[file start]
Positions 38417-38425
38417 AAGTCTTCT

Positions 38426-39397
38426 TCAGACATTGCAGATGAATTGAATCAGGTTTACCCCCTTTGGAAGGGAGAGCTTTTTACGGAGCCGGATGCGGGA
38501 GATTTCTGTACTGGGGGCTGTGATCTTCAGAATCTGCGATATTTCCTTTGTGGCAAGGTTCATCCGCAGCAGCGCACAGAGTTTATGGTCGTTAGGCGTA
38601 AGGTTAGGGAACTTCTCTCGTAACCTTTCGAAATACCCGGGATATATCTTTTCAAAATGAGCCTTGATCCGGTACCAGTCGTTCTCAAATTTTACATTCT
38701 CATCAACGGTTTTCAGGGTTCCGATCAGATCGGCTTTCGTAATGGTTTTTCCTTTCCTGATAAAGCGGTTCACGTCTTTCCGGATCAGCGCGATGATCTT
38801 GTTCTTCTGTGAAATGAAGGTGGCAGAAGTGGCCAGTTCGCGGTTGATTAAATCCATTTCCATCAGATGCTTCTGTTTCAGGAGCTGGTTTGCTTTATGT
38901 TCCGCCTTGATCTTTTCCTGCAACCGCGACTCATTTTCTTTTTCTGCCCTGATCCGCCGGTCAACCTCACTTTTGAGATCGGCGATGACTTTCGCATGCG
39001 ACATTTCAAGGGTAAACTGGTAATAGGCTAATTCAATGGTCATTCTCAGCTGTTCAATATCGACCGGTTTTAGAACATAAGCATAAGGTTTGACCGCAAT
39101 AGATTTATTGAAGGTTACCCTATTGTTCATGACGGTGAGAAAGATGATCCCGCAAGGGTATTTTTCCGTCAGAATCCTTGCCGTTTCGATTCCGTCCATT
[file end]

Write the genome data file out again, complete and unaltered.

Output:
Positions 38417-38425
38417 AAGTCTTCT

Positions 38426-39397
38426 TCAGACATTGCAGATGAATTGAATCAGGTTTACCCCCTTTGGAAGGGAGAGCTTTTTACGGAGCCGGATGCGGGA
38501 GATTTCTGTACTGGGGGCTGTGATCTTCAGAATCTGCGATATTTCCTTTGTGGCAAGGTTCATCCGCAGCAGCGCACAGAGTTTATGGTCGTTAGGCGTA
38601 AGGTTAGGGAACTTCTCTCGTAACCTTTCGAAATACCCGGGATATATCTTTTCAAAATGAGCCTTGATCCGGTACCAGTCGTTCTCAAATTTTACATTCT
38701 CATCAACGGTTTTCAGGGTTCCGATCAGATCGGCTTTCGTAATGGTTTTTCCTTTCCTGATAAAGCGGTTCACGTCTTTCCGGATCAGCGCGATGATCTT
38801 GTTCTTCTGTGAAATGAAGGTGGCAGAAGTGGCCAGTTCGCGGTTGATTAAATCCATTTCCATCAGATGCTTCTGTTTCAGGAGCTGGTTTGCTTTATGT
38901 TCCGCCTTGATCTTTTCCTGCAACCGCGACTCATTTTCTTTTTCTGCCCTGATCCGCCGGTCAACCTCACTTTTGAGATCGGCGATGACTTTCGCATGCG
39001 ACATTTCAAGGGTAAACTGGTAATAGGCTAATTCAATGGTCATTCTCAGCTGTTCAATATCGACCGGTTTTAGAACATAAGCATAAGGTTTGACCGCAAT
39101 AGATTTATTGAAGGTTACCCTATTGTTCATGACGGTGAGAAAGATGATCCCGCAAGGGTATTTTTCCGTCAGAATCCTTGCCGTTTCGATTCCGTCCATT